Thursday, November 27, 2008

Up Tennesee Way - Almost. Thanksgiving

I couldn't turn down an invite for a Thanksgiving bite from Chip who handled my stone work recently. He talked about his property but I didn't think it would be as nice as it really is. He was low key about it...grumbling more about how well my creek runs compared to his that now runs on a trickle. But, it trickles into a nice sized pond full of trout that he raises.

Apparently with the small trickle the pond isn't a good environment for trout at the moment due to the ongoing drought in the area. Trout need plenty of oxygen I'm told, and the creek is the major supplier. Not much of a fisherman on this end, he was talking about two foot long trout. Sounds big to me!

Apparently his six acre spread did well when conditions were good for the trout. With signs posted along roadsides in the area people would tent out in the yard and woods for a chance at a good catch. Only fee was $ 5.00 a pound if you took the fish home with you. It sounds so simple. He adores the place and I don't blame him. I'd love to see it with the trees in full cover.

Three year old Adrian gives me casting lessons. This little guy knew what he was doing.

A ride up some dirt trails with Laddy Boy in back of the pickup with Chip's son who is back from Iraq for awhile. The views are impressive looking east to where Georgia, North Carolina, and Tennessee meet. Some stubborn oaks dotted across the landscape yet to drop all their leaves.

Monday, November 24, 2008

Ice - Winter Creek Views

With temperatures far below normal the past week it was a matter of time I would see some ice build up around the creek. Not much, but I was able to zoom in on a few areas.

and some creek photos without the leaf foliage....

Looking east towards the pasture

West towards my closest neighbor

...and some logs waiting to be split. I really like this exercise though I am certain it will not be a fun chore after a few months.

Saturday, November 22, 2008

Cold Weather Days

Need I say more? I've adjusted my activities. Good time to get into website updating during these colder days, but this is getting silly. Temps are 15-20 degrees below normal!

Wednesday, November 19, 2008

No Water - Frozen Pipes?

I'm guessing there must be a clogged frozen area along the route to the gravity well. Part of it just lays on the soil deep into the woods leading from the well about 100 yards up into the hilly area to my north. Incidentally the well is shared with my neighbor if I hadn't mentioned it. It may be time to look into this situation but what else would be the cause? I do have a small drool once the spigots are turned on then nothing. Temps dipped below 20 overnight.
Frozen lawn:(

May also be time to get this wood stove figured out. It has a fan function but it didn't help yesterday after running for an hour. Should it blow very warm heat or not? It doesn't. Manufacture no longer in business. No luck in obtaining an owners operation manual. I had this thing burning from 10AM yesterday. Maximum temp achieved downstairs indoors was only 73. Upstairs much warmer as heat rises.

Another quandary. Should the stove be extinguished when the house is empty? I don't think the fire will go anywhere if I'm gone for an hour or so. I've done it a few times and it has spooked me, wondering if the place burned down. Problem is the warmth leaves the cabin very quickly once there is no heat source. I've seen it drop from 70 to 62 in a matter of a few hours.

Ah, life in the mountains. Fun, fun, fun.

Tuesday, November 18, 2008

Oak Fall Color On Rich Mountain

These are the oaks I've been talking about shown on Rich Mountain. Other trees are near bare of leaves. Rich Mountain lies north of state road 52 and east of 515 with a maximum peak elevation over 4,000. Not all my oaks have lost their leaves; a few remain but they are away from the cabin. Still not identified, but I'll get around to it. They are colorful once the light hits them, otherwise bland looking.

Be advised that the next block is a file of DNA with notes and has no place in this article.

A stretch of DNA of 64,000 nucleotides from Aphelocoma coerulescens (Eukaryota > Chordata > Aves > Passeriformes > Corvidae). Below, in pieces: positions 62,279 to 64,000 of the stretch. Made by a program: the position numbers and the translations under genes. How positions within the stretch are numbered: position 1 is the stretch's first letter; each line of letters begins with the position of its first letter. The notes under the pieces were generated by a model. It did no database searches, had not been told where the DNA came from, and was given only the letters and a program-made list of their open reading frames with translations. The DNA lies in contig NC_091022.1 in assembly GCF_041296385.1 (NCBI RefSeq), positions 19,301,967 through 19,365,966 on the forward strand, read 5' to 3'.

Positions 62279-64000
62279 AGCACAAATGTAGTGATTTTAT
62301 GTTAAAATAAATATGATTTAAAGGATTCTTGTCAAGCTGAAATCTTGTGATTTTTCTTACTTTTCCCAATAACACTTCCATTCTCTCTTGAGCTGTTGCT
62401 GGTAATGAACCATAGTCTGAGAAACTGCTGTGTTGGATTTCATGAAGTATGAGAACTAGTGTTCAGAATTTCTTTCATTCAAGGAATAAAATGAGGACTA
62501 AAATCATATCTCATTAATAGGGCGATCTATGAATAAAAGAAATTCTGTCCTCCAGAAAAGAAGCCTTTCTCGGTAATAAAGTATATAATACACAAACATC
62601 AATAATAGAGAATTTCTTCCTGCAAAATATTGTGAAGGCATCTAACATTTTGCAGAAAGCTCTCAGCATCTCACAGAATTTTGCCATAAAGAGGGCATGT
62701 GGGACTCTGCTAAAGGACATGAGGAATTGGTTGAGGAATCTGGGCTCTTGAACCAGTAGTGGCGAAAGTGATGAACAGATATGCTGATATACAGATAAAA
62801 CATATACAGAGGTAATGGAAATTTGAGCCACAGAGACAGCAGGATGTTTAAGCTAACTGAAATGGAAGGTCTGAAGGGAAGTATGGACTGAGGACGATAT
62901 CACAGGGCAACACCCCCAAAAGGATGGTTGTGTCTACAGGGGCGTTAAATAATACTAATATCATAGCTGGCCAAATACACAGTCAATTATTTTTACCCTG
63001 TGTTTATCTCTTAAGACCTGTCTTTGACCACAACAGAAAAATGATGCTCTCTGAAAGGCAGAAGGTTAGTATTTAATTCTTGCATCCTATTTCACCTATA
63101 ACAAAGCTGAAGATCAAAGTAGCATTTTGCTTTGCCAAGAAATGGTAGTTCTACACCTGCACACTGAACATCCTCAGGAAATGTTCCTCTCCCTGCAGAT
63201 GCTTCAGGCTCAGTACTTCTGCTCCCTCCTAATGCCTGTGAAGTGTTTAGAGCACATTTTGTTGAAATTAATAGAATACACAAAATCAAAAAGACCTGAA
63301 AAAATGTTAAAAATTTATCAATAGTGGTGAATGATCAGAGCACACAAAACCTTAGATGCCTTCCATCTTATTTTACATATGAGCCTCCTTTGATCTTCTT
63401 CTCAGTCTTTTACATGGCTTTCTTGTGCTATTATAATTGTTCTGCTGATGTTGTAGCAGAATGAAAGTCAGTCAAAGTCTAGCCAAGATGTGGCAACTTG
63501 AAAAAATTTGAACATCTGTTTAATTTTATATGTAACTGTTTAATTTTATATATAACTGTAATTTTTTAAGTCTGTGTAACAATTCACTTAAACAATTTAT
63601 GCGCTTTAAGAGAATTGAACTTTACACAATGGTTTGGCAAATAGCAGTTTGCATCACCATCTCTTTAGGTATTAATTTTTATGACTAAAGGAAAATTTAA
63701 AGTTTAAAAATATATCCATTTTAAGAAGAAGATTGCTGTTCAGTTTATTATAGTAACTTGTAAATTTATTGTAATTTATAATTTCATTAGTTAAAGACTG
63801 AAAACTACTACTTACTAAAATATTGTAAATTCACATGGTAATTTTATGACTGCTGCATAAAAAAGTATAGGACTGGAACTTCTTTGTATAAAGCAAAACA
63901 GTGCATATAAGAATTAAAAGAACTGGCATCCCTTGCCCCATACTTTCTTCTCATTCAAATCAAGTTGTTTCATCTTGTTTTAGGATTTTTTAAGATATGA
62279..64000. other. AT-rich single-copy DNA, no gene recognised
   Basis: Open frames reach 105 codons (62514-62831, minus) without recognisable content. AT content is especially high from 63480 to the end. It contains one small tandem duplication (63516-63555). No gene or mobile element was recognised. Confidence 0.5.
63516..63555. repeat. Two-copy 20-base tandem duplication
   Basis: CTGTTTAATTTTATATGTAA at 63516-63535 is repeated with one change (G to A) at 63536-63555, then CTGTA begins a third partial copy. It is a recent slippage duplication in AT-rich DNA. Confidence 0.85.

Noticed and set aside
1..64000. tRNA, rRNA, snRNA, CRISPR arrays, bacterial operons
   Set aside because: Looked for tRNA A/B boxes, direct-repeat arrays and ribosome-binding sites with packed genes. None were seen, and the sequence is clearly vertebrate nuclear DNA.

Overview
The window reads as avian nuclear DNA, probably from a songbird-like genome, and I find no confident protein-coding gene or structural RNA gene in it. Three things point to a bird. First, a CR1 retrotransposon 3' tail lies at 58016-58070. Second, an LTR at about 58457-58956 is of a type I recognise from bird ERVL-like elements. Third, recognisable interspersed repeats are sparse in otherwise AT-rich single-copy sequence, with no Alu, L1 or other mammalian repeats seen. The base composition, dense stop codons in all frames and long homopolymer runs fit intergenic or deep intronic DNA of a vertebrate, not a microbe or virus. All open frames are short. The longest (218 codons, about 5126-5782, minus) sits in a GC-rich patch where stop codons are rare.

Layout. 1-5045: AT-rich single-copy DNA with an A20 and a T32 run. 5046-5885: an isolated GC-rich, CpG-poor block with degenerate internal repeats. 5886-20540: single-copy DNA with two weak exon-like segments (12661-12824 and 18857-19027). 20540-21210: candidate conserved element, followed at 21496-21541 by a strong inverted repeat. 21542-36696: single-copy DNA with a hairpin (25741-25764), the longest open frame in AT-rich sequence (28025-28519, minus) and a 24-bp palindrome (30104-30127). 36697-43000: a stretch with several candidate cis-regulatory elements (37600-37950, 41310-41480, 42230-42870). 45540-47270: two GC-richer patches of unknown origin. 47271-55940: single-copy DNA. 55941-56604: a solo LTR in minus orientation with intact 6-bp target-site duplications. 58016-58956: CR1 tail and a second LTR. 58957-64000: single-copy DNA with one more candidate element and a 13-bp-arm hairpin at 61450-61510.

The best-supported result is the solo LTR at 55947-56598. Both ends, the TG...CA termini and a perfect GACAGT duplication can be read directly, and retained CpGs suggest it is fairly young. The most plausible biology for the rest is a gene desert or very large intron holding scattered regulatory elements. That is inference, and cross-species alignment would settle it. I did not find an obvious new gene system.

Identifying all the larger trees around here is a real piece of work. So far I know I have the following.

  • Poplar
  • Red Oak - type?
  • White Oak- type?
  • Black Cherry
  • Maples
  • Chinaberry - yea that's an odd one
  • Sycamore
  • Flowering Dogwood
  • Hickory
  • Sweet Gum
  • White Pine
  • Eastern Red Cedar

And there are a few of these. At first I though it was a swamp oak due to the very rough bark. Now I have no idea. This is the hardest I've found to split for firewood, and yet part of the trees that were cut down years ago! Still tough as nails. Had to cut a slit with the circular saw to get a wedge in there to split.

Flower updates. They're still alive! these things are hearty as well. Forgot the name already. I'm bad:(

Monday, November 17, 2008

Daily Chore For Winter - Firewood

No shortage of finding firewood around here and it looks like plenty will be used over the next few days. Temps are supposed to drop below 20 overnight tonight. Brrrr. I'm trying to stay away from using electric heat except for mornings to get the temps up to 70 inside. Turned off until afternoon for the stove.

The fallen trees along the driveway (fence in background) should provide a few months of firewood. I'm thinking they were originally cut and bulldozed off the bank when the cabin was built in 1991. After 17 years they are still quite good for firewood. Damned logs can get heavy. Good thing the stove can only handle 14 inch logs. I've been working the one in the foreground with another twenty feet to go toward the trunk.

No I haven't gained a bunch of weight. This is my early AM winter working garb. As mentioned before it's pleasant in the morning after a 15 minute workout lugging firewood or shovelling dirt (plenty of that needed around here). Otherwise I'd be cabin bound all day.

Btw the stone guys are finished, or so they say they are. The hippy was an artist. If I have work done again he will get the call. I just gave up on these guys and figured I could handle minor fixes with some missing or incomplete grout work. I notice it but others would not. These guys are starving. Absolutely no work on the schedule. I'll get some pics up once I get all the stone shovelled and the drainage completed (bottom pic).

Early stages...

Sunday, November 16, 2008

Where Did The Driveway Go? More Fall Foliage

A few pictures looking up and down my driveway upon returning from Florida last week. There's still some fall foliage to see but the colors are more on the darker side and not like the impressive colors of late October. I'll have to look more into the oak trees of North Georgia. Mine are almost bare of leaves but driving to town many haven't shedded. Incidentally the Live Oak is the state tree.

List of oaks in the state. Wow!

Oak, Black
Oak, Blackjack
Oak, Bluejack
Oak, Chestnut
Oak, Georgia
Oak, Laurel
Oak, Live
Oak, Northern Red
Oak, Overcup
Oak, Post
Oak, Scarlet
Oak, Shumard
Oak, Southern Red
Oak, Swamp Chestnut
Oak, Turkey
Oak, Water
Oak, White
Oak, Willow


Noticing some greenery around the area now that the leaves have fallen, I'll check into stuff that looks alive during the winter months. I didn't know ferns grew in the winter, but there are some healthy ones here and there.

More pics...